Persona (1966/Bergman) Capo got it about right, fantastic and fascinating. Having read the basic premise of the plot prior to my viewing, I had mediocre expectations, but those were almost instantly discarded by the first few moments of the film, so much so that I grabbed the DVD case and almost ejected the disc to make sure I was watching the right movie. These somewhat negative hopes for the film's potential were mostly created by my only previous Bergman film, Wild Strawberries, which I expected to like much more than I did. These two films represent one of the most dramatic visual and mental maturations of a director I've ever witnessed, almost to the point of questioning whether it's even the same man behind the helm. While Strawberries seemed to only dabble in the issues that are fully explored here, it also never strayed too far from it's roots in simple dramatic storytelling, a statement that could not be accurately applied to this film. Persona represents perhaps the best treading of the line between avant-garde and fiction film, next to only 2001. It's one of those films where I really came away feeling as though I'd actually learned something, not just been told a story, as Capo's been recently discussing over on the GBB boards. And jesus christ, I am in love with Bibi Anderson.
Persona Ingmar Bergman 1966 SwedenWhilst caring for a mentally ill patient, a nurse begins to have a nervous breakdown herself.Fantastic and fascinating, a film which evolves and rewards enormously when revisited. Shot in piercing black and white, its images will haunt and linger. Bergman explores cinematic illusion by means of a character's insanity: a conscious charade of mental illness in one character, the descent into frustration and identity confusion in another. Bold and daring, it has that rare, elusive quality of having been economically efficient - edited to the point of being inch-perfect in length and pace. Aesthetically resounding and psychologically profound.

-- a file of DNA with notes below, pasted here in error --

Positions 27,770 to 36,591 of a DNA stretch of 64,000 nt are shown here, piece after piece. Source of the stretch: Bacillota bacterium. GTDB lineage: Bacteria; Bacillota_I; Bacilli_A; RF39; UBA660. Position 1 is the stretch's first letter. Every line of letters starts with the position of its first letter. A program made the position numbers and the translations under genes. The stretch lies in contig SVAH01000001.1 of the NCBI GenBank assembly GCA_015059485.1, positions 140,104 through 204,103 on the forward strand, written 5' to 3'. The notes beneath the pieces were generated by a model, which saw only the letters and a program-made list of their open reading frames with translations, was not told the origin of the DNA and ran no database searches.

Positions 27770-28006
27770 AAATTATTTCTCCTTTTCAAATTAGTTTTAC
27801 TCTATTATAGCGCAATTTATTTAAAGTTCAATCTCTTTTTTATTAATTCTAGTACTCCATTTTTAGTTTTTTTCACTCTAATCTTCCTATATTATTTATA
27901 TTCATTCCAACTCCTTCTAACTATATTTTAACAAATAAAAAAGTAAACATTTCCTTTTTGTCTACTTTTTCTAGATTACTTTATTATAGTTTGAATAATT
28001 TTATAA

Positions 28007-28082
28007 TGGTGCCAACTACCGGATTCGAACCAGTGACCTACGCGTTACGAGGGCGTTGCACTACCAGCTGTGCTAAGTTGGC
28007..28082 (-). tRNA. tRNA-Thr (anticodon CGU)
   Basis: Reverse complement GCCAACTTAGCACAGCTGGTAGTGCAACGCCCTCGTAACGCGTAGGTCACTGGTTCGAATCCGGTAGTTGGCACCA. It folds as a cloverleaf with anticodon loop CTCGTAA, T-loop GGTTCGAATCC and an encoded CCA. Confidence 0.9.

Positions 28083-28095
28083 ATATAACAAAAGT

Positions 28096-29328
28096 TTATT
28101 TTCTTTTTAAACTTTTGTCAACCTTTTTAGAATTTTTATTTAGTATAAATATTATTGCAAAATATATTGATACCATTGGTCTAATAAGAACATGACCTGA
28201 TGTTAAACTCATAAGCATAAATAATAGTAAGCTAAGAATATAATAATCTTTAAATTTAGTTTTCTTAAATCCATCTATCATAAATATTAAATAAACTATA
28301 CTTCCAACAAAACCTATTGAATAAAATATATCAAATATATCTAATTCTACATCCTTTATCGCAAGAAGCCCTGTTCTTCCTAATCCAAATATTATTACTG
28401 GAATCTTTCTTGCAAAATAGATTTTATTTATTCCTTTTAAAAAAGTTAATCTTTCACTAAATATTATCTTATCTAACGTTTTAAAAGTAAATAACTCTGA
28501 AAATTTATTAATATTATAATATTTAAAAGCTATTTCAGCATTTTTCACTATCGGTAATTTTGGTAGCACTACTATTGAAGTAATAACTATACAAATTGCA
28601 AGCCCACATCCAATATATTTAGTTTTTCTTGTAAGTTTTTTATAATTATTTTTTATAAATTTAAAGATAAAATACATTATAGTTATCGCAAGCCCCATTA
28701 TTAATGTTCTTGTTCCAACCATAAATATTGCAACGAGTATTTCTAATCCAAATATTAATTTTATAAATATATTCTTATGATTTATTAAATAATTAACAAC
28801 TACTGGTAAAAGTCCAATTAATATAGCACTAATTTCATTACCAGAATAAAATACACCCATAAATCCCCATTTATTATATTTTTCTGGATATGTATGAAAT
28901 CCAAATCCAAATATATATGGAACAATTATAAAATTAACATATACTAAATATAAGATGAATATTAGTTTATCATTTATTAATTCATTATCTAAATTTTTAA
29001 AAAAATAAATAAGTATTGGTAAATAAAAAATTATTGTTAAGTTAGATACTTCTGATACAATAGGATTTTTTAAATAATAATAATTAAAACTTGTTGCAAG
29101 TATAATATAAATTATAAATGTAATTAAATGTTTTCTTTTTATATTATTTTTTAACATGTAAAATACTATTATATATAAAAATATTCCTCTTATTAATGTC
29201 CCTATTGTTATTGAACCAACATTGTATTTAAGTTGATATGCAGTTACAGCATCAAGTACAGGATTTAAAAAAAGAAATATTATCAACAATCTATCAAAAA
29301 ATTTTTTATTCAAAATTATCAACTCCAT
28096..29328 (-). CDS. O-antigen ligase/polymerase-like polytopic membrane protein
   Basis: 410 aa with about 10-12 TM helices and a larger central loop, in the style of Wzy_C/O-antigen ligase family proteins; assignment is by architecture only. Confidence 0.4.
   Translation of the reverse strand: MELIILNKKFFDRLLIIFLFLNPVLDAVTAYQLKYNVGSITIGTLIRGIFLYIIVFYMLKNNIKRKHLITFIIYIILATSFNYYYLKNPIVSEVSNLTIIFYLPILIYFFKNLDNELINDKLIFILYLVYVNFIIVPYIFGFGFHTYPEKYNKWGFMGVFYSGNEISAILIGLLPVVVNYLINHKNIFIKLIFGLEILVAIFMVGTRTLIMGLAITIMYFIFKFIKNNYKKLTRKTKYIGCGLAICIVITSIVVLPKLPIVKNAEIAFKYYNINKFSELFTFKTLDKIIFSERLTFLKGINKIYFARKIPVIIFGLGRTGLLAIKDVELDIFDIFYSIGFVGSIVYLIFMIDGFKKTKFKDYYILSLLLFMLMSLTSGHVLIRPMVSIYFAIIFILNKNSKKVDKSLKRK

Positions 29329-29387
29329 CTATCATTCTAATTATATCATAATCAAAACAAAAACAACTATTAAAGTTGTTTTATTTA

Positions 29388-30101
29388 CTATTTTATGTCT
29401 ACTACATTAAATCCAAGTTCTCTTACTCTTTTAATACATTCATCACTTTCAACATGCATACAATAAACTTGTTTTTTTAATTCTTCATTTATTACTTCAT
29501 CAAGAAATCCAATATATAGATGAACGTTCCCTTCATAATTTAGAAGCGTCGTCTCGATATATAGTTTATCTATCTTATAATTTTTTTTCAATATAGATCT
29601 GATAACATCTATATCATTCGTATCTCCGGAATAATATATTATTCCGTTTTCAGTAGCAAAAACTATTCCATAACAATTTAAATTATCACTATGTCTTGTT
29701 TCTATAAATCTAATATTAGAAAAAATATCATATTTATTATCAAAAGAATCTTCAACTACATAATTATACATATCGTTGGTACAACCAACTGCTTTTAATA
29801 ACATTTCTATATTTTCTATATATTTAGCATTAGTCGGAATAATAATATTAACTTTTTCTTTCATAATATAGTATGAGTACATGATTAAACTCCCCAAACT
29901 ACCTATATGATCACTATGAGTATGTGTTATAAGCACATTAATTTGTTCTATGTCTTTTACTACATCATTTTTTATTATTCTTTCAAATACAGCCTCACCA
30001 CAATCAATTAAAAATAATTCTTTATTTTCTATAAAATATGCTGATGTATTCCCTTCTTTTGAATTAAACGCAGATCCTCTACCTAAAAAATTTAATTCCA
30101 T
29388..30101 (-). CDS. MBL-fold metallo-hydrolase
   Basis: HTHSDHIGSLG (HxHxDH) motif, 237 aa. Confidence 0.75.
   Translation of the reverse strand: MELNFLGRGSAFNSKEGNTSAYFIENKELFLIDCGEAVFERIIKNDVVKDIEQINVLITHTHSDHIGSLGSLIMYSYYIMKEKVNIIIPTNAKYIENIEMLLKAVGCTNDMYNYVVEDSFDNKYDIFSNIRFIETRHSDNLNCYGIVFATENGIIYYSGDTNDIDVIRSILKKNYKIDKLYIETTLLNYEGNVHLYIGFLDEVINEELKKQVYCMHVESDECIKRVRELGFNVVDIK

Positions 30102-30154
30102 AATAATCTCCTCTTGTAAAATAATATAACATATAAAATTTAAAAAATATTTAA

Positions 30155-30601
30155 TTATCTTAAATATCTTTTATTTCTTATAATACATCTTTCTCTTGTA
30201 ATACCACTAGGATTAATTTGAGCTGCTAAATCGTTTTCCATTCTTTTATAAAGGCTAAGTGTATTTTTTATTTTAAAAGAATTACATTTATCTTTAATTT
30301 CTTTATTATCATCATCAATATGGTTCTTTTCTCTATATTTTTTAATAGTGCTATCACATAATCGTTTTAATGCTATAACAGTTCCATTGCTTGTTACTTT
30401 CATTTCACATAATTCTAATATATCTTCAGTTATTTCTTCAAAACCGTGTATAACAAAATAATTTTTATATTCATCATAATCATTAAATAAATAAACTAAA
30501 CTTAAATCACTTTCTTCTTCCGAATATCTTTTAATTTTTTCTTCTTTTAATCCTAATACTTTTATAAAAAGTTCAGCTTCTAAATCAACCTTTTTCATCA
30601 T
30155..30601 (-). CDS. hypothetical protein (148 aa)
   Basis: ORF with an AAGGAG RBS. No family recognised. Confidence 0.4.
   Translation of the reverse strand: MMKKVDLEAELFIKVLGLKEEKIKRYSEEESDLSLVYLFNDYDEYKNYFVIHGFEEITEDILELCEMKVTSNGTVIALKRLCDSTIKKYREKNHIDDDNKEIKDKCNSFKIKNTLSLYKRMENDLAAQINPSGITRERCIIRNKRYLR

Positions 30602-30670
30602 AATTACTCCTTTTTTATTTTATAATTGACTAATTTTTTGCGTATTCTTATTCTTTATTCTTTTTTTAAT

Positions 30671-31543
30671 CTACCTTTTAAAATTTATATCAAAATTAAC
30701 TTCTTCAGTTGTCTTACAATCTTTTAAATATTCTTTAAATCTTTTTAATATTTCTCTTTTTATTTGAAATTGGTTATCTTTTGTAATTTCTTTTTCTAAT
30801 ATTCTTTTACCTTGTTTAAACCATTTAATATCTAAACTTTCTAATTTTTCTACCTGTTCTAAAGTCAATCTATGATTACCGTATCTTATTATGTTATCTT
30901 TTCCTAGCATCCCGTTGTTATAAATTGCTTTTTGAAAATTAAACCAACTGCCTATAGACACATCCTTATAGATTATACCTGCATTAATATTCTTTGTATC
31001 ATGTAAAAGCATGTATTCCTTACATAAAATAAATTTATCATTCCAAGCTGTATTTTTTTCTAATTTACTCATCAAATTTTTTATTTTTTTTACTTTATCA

I'm an ugly bag of mostly water born to be informed and the only one that knows me is Obi-Wan Kenobi.
Visually stunning, deeply ambiguous, and wonderfully allegorical study of the human psyche. Bergman explores multiple themes of human relations and individual existence here, including the differences that lie between our internal and extrernal personae (thus, the title of the film), and our ability to know and reflect upon other human beings; two themes that have interested me for as long as I can remember. The film's form adds to this; there are multiple scenes where a still camera simply films a character (usually Alma) speaking, which is perhaps Bergman showing his internal persona, while there are also multiple scenes where Bergman abandons any type of dialogue/monologue in favor of a series of haunting, but seemingly meaningless images, which is perhaps Bergman's external persona showing through. Every scene in this film oozes with provocativeness, and a lot of the images Bergman creates will linger in my mind for quite some time. Incredible, incredible, incredible film.
As Antony said to Cleopatra, as he opened a crate of ale "Oh I say...some girls are bigger than others"